Those who are venturing into the architecture of the metaverse, have already asked themselves this question. A playful environment where all formal dreams are possible, where determining aspects for architecture such as solar orientation, ventilation, and climate will no longer be necessary, where – to Louis Kahn’s despair – there is no longer a dynamic of light and shadow, just an open and infinite field. Metaverse is the extension of various technologies, or even some call them a combination of some powerful technologies. These technologies are augmented reality, virtual reality, mixed reality, artificial intelligence, blockchain, and a 3D world.

This technology is still under research. However, the metaverse seems to make a significant difference in the education domain. Also, its feature of connecting students across the world with a single metaverse platform may bring a positive change. But, the metaverse is not only about remote learning. It is much more than that.

Architecture emerged on the construction site, at a time when there was no drawing, only experimentation. Over time, thanks to Brunelleschi and the Florence dome in the 15th century, we witnessed the first detachment from masonry, a social division of labor from which liberal art and mechanical art emerge. This detachment generated different challenges and placed architecture on an oneiric plane, tied to paper. In other words, we don’t build any structures, we design them. Now, six centuries later, it looks like we are getting ready to take another step away from the construction site, abruptly distancing ourselves from engineering and construction.

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Sep 20, 2022

Why Are More of Us Skeptical About “Facts” These Days?

Posted by in categories: climatology, education, existential risks, sustainability

How do we reduce the distrust in the face of climate change and other existential threats? Teaching scientific reasoning skills is proposed.

Sep 19, 2022

A WiFi Deauthentication Project in a Sleek Package

Posted by in categories: education, internet, security, wearables

Wearable tech has seen an explosion of creativity and applications in the last decade; especially with circuit components getting smaller and cheaper, and batteries getting better and better. Whereas taking phone calls on your wrist was impressive just a few years ago, now, you can experiment with deauthentication attacks on WiFi networks just from this watch: the DSTIKE Deauther Watch SE.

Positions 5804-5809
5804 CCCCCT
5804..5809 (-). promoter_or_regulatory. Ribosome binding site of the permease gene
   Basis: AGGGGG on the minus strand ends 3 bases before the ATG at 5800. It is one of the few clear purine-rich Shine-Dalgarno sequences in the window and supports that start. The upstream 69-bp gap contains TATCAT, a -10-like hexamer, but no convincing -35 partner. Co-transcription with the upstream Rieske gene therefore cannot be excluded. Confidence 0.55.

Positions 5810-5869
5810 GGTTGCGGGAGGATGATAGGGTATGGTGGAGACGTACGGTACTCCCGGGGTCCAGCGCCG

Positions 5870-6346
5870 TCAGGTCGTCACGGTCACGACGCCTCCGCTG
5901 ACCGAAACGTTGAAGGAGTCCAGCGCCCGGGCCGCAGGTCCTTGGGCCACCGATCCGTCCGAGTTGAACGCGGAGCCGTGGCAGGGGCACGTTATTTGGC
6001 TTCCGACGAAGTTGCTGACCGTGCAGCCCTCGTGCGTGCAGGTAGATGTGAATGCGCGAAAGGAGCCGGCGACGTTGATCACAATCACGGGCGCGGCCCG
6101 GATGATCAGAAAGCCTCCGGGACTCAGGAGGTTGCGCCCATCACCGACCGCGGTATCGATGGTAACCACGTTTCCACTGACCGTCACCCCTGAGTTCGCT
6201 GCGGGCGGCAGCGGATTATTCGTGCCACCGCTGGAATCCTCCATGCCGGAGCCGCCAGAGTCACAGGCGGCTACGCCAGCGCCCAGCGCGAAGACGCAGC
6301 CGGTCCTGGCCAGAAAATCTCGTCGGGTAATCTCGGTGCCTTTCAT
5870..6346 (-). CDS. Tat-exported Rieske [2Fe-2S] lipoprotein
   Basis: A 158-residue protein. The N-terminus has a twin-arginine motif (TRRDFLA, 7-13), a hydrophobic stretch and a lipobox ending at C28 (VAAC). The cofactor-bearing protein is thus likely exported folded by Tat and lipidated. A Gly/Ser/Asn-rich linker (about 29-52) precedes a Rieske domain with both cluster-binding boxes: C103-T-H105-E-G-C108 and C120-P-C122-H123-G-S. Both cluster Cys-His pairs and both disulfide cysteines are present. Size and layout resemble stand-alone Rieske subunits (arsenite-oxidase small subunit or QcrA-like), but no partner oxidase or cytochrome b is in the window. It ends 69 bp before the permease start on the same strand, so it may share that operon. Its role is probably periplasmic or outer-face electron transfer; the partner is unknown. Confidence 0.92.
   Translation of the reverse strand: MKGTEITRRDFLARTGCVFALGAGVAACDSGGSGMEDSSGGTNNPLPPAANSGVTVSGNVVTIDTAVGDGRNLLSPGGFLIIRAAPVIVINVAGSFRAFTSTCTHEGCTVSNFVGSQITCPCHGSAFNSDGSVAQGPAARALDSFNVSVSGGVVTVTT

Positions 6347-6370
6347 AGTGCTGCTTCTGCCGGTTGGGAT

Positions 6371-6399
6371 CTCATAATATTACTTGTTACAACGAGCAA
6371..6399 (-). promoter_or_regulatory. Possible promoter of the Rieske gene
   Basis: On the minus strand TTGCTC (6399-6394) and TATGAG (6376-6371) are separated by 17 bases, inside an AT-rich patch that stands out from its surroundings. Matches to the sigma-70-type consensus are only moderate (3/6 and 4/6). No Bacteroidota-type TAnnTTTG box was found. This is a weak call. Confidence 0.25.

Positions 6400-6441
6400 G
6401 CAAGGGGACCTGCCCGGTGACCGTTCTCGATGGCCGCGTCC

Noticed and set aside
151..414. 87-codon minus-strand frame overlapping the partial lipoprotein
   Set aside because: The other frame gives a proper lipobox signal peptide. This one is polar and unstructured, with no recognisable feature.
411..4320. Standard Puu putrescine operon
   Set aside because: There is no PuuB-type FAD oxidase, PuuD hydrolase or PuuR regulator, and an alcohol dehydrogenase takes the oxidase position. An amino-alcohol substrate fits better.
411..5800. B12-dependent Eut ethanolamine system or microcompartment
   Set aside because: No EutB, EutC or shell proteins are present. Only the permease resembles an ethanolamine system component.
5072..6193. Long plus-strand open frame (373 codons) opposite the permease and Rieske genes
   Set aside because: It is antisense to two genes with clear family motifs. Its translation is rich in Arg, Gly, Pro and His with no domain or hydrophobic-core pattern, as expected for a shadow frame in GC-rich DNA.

Based on the ESP8266 WiFi microcontroller, this watch is the latest generation of a project to give you a wearable interface for pen testing local WiFi networks. The watch only works on 2.4GHz networks, due to the restrictions of the ESP8266. It comes pre-flashed with the latest ESP8266 Deauther firmware, which is an open-source project! The watch supports four main functions: a deauther attack, which disconnects all local 2.4GHz networks; deauther beacon, used for creating fake networks; deauther probe, to confuse any nearby WiFi trackers; and packet monitoring, which lets you display local WiFi traffic. As you can see, there’s a lot to appreciate in this slick and discreet package.

This watch (and its prior iterations) are made and sold by Travis Lin. Much like the seller emphasizes on the product page, this device is meant for educational purposes, and should be only tested on devices and networks you own. But if this has your curiosity piqued, put on your red hat and check out the wearable devices and other security goodies they have for sale!

Sep 18, 2022

CIRM awards UCI $2.7 million to create regenerative medicine training program

Posted by in categories: biotech/medical, education, life extension

Brian Cummings, UCI professor of physical medicine & rehabilitation and founding member of the Sue & Bill Gross Stem Cell Research Center, has received a five-year, $2.7 million grant from the California Institute for Regenerative Medicine to establish a training program that supports first-generation and underserved students pursuing careers in public health and regenerative medicine. The Creating Opportunities Through Mentorship and Partnership Across Stem Cell Science program will pair student scholars with faculty mentors. With their tuition covered and a stipend provided during their two years as scholars, the students will learn hands-on lab skills and human cell culture; be introduced to good manufacturing procedures in UCI’s new GMP facility; and earn a certificate in clinical research coordination. “COMPASS provides the opportunity for students to explore a variety of ways in which their education and research skills can be applied toward improving human health through career paths in the public and private sectors. UCI’s COMPASS scholars program will produce a cadre of well-trained individuals who are ready to contribute to the workforce,” said Cummings, who is also the School of Medicine’s associate dean for faculty development. “A parallel objective is to foster greater awareness and appreciation of diversity, equity and inclusion in trainees, mentors and other program participants.” Administered via the Sue & Bill Gross Stem Cell Research Center, the program will train 25 undergraduate and two-year college transfer students.